The Aztecs of ancient Mexico are generally the most widely known of all pre-Columbian peoples of the Americas. The dramatic and heroic story of their conquest and eventual destruction at the hands of the Spanish Conquistadores and the rediscovery in 1790 of the Piedra del Sol, the Sun Stone or Aztec Calendar, are known throughout the world. In 1978, when municipal workers laying underground electrical cable near the Cathedral in the center of Mexico City discovered a huge stone portrait of Coyolxauhqui, the rebellious sister of Huitzilopochtli, the find ignited a serious interest in Mexican archeology and the study of Mesoamerica history. Hidden under the soft soil of the capital city was a prodigious record of the sophisticated Aztec culture written in the blood-soaked stones.
This curriculum unit endeavors to offer a supplement to the present high school textbooks and lesson plans on the Aztec Civilization on the eve of the Spanish conquest. This information is appropriate for World Cultures, Latin America Cultures and Spanish Language courses. The material presented here is adapted from a few of the surviving Aztec books, primarily the Codices Aubin, Borturini, Mendoza, Borbonicus, Borgia, Colombino, Cospi, Dresden, Ixtlixochitl, Laud, Nuttall, Telleriano, Vaticano. Vindobonensis, Fejervary-Mayer, Remensis, Magliabecchiano and Xolotl, as published in facsimile editions or as they appear as illustrations in many scholarly works on the Aztec culture. Although the Aztec culture had been in existence only a few hundred years prior to the conquest, during this short span the Aztecs manage to develop a culture and an art that is one of the most spectacular in world history. This short history of the Aztecs explores many legends and a very complex mythology in an attempt to make the lessons attractive to the teacher and informative and interesting to high school students.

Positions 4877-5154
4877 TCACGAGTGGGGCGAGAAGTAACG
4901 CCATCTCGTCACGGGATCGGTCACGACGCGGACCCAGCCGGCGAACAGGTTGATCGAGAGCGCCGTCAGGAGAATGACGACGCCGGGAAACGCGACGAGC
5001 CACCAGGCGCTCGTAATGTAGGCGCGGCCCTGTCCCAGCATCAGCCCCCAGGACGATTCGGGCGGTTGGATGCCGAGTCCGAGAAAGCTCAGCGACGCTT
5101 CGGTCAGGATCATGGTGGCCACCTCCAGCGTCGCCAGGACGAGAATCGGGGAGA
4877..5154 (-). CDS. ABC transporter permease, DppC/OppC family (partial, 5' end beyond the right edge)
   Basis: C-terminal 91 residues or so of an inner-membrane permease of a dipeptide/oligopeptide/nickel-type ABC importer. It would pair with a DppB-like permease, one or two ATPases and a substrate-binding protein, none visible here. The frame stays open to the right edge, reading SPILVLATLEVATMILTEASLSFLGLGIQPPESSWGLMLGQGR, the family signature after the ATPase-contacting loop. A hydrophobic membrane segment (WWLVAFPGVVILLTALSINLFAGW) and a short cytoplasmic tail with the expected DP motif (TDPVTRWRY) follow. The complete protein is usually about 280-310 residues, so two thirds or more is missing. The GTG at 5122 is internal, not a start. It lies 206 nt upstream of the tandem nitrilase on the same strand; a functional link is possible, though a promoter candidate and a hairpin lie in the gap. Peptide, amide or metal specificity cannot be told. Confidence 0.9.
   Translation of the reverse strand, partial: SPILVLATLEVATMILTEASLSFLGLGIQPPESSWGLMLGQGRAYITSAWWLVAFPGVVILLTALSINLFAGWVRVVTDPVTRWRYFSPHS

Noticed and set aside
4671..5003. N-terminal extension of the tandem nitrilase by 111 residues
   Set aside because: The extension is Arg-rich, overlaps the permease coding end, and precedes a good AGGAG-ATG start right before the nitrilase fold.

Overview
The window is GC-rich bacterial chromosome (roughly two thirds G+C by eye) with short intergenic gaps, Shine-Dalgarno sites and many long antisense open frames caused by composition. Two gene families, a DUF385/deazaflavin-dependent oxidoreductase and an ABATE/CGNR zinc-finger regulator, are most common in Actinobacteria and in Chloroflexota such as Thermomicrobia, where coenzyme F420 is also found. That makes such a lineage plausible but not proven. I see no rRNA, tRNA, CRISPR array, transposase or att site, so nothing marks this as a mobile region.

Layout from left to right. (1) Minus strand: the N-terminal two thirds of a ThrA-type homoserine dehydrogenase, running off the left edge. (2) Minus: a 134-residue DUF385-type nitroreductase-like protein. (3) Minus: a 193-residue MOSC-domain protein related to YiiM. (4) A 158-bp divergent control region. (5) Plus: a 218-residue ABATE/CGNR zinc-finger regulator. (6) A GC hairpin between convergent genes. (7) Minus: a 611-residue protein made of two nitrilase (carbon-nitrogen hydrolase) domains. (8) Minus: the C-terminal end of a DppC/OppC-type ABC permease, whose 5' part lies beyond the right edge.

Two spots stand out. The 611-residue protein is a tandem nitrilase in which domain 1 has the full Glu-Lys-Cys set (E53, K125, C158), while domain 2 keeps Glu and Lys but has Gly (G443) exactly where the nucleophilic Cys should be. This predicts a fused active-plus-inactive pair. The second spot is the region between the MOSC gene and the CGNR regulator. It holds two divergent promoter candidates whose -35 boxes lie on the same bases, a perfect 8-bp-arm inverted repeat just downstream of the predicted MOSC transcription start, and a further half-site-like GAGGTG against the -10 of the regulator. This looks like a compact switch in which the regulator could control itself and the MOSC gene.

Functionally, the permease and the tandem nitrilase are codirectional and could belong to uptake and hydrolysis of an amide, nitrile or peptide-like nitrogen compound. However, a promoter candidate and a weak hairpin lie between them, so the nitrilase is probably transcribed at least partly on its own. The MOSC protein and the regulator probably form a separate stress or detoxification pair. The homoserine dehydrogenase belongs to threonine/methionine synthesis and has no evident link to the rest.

This curriculum unit may be used in conjunction with Christine Elmore’s unit entitled The Indians’ Discovery of Columbus, Yale-New Haven Teachers Institute, Volume II, August 1992. Elmore’s work was the offspring of the Seminar entitled Writings and Re-writings of the Discovery and Conquest of America. It picks up where this unit leaves off and presents the conquest of Mexico and the subsequent downfall from the perspective of the Aztecs themselves, in the fashion of León-Portilla’s The Broken Spears.